Digital exclusion is holding back children in some of the most marginalised situations, including care leavers and looked-after children, those from disadvantaged families and living in rural areas, children with special educational needs and disabilities, Gypsy and Traveller children, and young offenders. Nominet’s Digital Youth Index, which is tracking the digital divide, found children and young people more likely to be left behind in the digital world are those without access to a laptop or desktop computer, those whose household does not primarily speak English or Welsh, those with special educational needs, receiving free school meals and being looked after by a single parent or caregiver.

“Digital exclusion maps fairly well on to other issues of exclusion – groups of young people that are more at risk of certain vulnerabilities are likely to also be at risk of digital exclusion,” says Anna Grant, senior policy and development co-ordinator at Carnegie UK, which has been working on issues around the digital divide for around a decade.

“More needs to be done to better skill all children in tech, let alone young people who are at a serious social disadvantage anyway,” says Moses-Stone. Catch 22’s Digital Edge scheme supports people from under-served communities to access a digital apprenticeship with a local employer. Young people from lower-socio economic groups are six times as likely not to have access to the internet, and 10 times as likely to not have access to a laptop, desktop or tablet compared with young people from the highest socio-economic groups, according to Ofcom.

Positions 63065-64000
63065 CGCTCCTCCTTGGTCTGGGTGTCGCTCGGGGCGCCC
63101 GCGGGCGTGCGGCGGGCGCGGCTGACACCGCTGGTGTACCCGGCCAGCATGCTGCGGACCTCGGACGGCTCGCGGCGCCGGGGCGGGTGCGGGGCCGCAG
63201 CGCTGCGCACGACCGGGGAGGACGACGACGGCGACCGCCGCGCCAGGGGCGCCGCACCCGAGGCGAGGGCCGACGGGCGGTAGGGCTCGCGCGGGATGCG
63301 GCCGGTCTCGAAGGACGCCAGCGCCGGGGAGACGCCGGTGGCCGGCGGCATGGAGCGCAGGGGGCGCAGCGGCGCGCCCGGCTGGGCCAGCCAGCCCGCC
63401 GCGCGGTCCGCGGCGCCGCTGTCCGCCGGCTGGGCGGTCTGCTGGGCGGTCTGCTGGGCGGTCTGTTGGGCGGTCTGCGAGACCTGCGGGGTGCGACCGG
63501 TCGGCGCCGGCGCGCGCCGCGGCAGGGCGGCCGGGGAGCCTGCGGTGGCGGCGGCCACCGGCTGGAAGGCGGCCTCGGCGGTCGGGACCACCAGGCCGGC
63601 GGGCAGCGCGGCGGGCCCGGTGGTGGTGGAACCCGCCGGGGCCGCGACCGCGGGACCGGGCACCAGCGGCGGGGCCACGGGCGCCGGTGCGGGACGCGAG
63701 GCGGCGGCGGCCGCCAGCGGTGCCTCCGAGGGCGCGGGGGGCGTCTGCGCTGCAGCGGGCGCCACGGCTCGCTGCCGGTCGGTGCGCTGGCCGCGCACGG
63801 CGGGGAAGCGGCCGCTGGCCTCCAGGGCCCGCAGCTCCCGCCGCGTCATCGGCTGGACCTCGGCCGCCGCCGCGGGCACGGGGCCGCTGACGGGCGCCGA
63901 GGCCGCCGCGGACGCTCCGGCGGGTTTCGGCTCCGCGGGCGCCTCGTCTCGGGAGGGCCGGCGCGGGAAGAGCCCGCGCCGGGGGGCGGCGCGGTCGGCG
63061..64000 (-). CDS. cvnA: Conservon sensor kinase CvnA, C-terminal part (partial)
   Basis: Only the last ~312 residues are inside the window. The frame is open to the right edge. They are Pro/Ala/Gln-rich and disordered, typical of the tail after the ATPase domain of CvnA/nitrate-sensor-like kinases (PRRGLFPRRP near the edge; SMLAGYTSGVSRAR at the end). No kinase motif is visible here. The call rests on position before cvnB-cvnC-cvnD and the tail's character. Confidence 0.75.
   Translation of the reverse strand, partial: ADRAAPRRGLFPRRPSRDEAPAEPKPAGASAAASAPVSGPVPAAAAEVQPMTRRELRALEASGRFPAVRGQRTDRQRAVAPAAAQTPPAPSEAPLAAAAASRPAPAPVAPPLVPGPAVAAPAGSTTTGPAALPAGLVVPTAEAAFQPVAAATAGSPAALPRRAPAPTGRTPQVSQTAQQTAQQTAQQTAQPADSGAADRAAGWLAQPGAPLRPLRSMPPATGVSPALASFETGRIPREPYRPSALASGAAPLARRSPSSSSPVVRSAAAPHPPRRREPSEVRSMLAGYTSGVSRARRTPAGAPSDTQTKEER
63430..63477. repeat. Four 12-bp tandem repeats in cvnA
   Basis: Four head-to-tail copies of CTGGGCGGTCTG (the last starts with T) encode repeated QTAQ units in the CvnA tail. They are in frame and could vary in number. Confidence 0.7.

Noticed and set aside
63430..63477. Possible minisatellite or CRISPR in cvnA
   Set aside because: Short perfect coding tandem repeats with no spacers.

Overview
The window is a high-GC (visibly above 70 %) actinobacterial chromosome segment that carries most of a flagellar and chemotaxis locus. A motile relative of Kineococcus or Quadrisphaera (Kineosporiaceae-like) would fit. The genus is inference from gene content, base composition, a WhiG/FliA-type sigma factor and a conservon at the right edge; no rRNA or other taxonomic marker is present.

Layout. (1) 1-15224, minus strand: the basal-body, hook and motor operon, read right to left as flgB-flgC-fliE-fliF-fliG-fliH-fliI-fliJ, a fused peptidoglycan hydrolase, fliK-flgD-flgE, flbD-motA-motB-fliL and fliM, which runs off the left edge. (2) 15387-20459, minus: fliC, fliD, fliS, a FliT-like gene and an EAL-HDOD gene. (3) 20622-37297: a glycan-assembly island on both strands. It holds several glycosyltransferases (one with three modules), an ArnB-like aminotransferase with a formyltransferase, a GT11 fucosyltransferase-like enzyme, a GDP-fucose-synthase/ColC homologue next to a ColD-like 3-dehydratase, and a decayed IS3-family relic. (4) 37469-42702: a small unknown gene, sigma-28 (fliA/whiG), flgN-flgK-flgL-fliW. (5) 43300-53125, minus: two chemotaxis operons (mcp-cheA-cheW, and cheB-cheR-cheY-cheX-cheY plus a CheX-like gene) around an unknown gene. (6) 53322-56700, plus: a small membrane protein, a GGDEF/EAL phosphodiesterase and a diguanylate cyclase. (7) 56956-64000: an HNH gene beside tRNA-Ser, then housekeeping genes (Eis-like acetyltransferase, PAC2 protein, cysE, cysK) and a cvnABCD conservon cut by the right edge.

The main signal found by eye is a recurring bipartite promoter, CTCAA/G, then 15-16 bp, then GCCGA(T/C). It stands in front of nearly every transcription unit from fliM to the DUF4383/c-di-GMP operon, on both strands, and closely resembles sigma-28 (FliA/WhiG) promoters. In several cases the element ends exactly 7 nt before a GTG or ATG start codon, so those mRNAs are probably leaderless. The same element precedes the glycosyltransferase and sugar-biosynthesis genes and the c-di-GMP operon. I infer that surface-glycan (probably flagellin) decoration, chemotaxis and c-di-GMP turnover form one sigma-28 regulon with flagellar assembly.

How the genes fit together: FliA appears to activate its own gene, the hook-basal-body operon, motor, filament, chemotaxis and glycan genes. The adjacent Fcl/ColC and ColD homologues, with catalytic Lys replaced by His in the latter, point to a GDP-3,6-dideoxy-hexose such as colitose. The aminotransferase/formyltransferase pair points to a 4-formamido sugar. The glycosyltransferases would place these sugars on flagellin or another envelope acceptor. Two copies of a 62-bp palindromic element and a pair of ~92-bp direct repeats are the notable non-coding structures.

A debate on digital inclusion took place in Westminster Hall last November and a raft of local and national initiatives have sprung up to tackle the issue. Barnardo’s, for example, is working with Vodafone to provide training for young people in digital skills and encouraging donations of secondhand digital devices. However, there are concerns the return to the classroom risks a de-prioritisation of efforts to close the digital divide.

Even if day-to-day education remains classroom-based, extracurricular and non-academic work is set to become increasingly digitally accessed, while social interactions, access to information and elements of services such as mental health support are moving online. “We were really concerned that there was going to be a cliff edge – data packages that ran out, support systems that were time bound – that caused us real concern about what was going to happen next,” says Grant.

So what can be done to tackle the issue? First, says Moses-Stone, there needs to be a more coherent understanding of what digital poverty looks like and which groups it most affects, and more of a focus on tackling the gap in digital skills. Carnegie UK and Unicef UK are calling for a long-term government strategy to tackle digital exclusion, developed in partnership with children and young people and including a monitoring and evaluation framework.